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'Grim Sleeper' may be tied to 30 murders

July 10, 2010 12:00:00 AM PDT
Court records show accused 'Grim Sleeper' killer Lonnie Franklin Jr. was arrested many times over four decades and spent time in police custody but he always managed to be set free.

The suspected serial killer was jailed for a variety of crimes through the years, but he often avoided prosecution even though tough sentences were recommended by law enforcement officials.

Lonnie Franklin Jr., 57, was arrested Wednesday and charged with 10 counts of murder. He allegedly killed seven women between 1985 and 1988.

Authorities call him the "Grim Sleeper" killer after a string of murders of young black women had South Los Angeles on edge in the 1980s. The killings suddenly stopped but resumed 14 years later.

Court records show that Franklin was arrested at least 15 times for car theft, burglary, assault and other crimes. He was often placed on probation and was never entered into the state's DNA database because his crimes weren't considered serious enough.

A law requiring that DNA be taken from every person convicted of a felon passed in 2004, a year after Franklin's last conviction.

"Certainly, all of us think that people should serve their max," Los Angeles City Councilman Bernard Parks said. "But we also know that there's a federal court decree as to a maximum number of prisoners in county jail."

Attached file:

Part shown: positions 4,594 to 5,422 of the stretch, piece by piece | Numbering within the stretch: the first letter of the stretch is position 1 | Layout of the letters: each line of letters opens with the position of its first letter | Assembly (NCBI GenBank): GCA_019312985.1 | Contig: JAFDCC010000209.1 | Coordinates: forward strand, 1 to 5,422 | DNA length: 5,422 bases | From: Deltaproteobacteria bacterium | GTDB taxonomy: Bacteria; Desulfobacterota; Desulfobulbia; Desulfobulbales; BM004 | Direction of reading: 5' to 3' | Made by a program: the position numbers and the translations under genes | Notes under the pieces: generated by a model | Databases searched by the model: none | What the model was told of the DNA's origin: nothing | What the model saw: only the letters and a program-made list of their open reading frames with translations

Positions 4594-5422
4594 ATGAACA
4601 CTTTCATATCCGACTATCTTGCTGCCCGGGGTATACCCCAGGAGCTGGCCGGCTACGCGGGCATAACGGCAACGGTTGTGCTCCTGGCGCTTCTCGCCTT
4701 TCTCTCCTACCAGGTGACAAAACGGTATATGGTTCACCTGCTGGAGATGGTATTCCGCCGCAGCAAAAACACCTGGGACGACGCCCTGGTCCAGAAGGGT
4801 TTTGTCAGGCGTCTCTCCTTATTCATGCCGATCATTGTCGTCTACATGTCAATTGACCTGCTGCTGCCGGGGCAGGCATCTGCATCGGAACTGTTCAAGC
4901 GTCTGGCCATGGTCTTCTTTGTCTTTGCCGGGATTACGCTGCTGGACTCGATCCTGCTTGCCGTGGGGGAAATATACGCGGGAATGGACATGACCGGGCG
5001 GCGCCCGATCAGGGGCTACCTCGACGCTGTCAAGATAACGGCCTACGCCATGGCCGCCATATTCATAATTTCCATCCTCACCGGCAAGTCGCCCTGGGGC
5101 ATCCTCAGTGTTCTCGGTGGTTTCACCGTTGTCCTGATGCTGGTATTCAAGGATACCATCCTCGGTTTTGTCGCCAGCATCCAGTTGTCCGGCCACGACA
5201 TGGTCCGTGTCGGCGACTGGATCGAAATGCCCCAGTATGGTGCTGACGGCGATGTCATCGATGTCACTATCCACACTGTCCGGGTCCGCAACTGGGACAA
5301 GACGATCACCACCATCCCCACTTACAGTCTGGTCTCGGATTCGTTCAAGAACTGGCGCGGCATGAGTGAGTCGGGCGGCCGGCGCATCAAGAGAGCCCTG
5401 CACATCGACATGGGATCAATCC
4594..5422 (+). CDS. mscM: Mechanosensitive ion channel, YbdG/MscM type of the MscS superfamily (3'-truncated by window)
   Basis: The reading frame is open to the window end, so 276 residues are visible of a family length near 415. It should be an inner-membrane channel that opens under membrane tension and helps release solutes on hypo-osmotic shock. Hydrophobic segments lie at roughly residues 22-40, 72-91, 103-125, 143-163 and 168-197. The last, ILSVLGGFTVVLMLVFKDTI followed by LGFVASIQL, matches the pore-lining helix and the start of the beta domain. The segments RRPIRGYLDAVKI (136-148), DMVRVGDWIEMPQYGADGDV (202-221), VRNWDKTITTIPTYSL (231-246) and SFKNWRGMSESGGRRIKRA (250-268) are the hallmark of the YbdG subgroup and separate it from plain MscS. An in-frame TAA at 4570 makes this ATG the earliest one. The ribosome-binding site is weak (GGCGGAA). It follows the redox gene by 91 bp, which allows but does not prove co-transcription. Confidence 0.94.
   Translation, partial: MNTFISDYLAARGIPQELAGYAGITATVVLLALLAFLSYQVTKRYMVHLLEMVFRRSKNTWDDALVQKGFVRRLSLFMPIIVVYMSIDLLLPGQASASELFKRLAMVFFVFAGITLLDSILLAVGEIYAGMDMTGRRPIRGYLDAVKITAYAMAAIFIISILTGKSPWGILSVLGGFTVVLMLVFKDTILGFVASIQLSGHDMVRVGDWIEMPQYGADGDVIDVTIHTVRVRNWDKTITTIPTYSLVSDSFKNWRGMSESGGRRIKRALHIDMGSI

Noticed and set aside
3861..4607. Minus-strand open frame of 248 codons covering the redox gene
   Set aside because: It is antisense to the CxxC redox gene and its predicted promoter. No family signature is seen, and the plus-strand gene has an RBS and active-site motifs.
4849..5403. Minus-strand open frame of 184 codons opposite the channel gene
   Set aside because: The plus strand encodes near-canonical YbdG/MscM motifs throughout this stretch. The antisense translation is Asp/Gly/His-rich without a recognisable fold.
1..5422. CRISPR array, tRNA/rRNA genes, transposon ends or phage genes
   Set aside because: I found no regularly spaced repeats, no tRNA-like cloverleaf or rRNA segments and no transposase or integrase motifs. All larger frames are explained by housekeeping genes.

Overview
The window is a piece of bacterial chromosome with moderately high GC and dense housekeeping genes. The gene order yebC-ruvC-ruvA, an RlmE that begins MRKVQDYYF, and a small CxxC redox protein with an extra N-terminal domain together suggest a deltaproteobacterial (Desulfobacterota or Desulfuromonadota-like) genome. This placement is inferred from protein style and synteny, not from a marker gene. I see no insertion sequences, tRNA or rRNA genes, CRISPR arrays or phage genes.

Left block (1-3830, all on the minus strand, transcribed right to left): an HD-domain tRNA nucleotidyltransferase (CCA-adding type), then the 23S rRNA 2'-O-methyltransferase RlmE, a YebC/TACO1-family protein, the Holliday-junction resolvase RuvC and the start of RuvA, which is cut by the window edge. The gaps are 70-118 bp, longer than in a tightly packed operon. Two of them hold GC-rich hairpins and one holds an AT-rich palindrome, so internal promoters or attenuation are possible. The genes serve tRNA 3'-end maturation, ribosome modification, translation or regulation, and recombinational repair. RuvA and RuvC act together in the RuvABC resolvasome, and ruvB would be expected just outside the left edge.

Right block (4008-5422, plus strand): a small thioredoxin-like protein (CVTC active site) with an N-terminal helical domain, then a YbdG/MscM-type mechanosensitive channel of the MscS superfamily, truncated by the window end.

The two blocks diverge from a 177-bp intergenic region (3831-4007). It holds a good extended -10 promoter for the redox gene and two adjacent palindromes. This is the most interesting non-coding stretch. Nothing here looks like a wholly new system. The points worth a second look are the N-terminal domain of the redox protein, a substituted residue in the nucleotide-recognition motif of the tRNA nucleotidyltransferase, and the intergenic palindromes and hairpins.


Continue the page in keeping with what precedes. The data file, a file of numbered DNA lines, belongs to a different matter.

Parks said that Franklin was never entered into the state's DNA database because he was never convicted of a violent crime. However, Parks said that the state's law has since changed to expand who goes into the database.

LAPD investigators are going through their records and suspect that Franklin may be linked to many more murders.

"His full DNA profile, from what my scientists tell me, will allow us to connect possibly more cases that were not a close enough match before," said LAPD Chief Charlie Beck. "I will say that we have some very promising evidence that has been recovered from his residence that I believe will connect him to these crimes and maybe some others."

Records show that in 2003, Franklin faced up to three years in prison after pleading no contest to receiving stolen property, but he was released after spending less than a year in jail. Two months later, the body of one of his alleged victims was discovered.

Authorities suspect that Franklin may be tied to at least 30 cold cases and they're going through records to find leads for those cases.

Franklin made his first court appearance Thursday on the murder counts as well as one count of attempted murder and special-circumstance allegations of multiple murder that could lead to the death penalty or life in prison without possibility of parole.

His arraignment was postponed until Aug. 9 at the request of his attorney.

AP contributed to this report.


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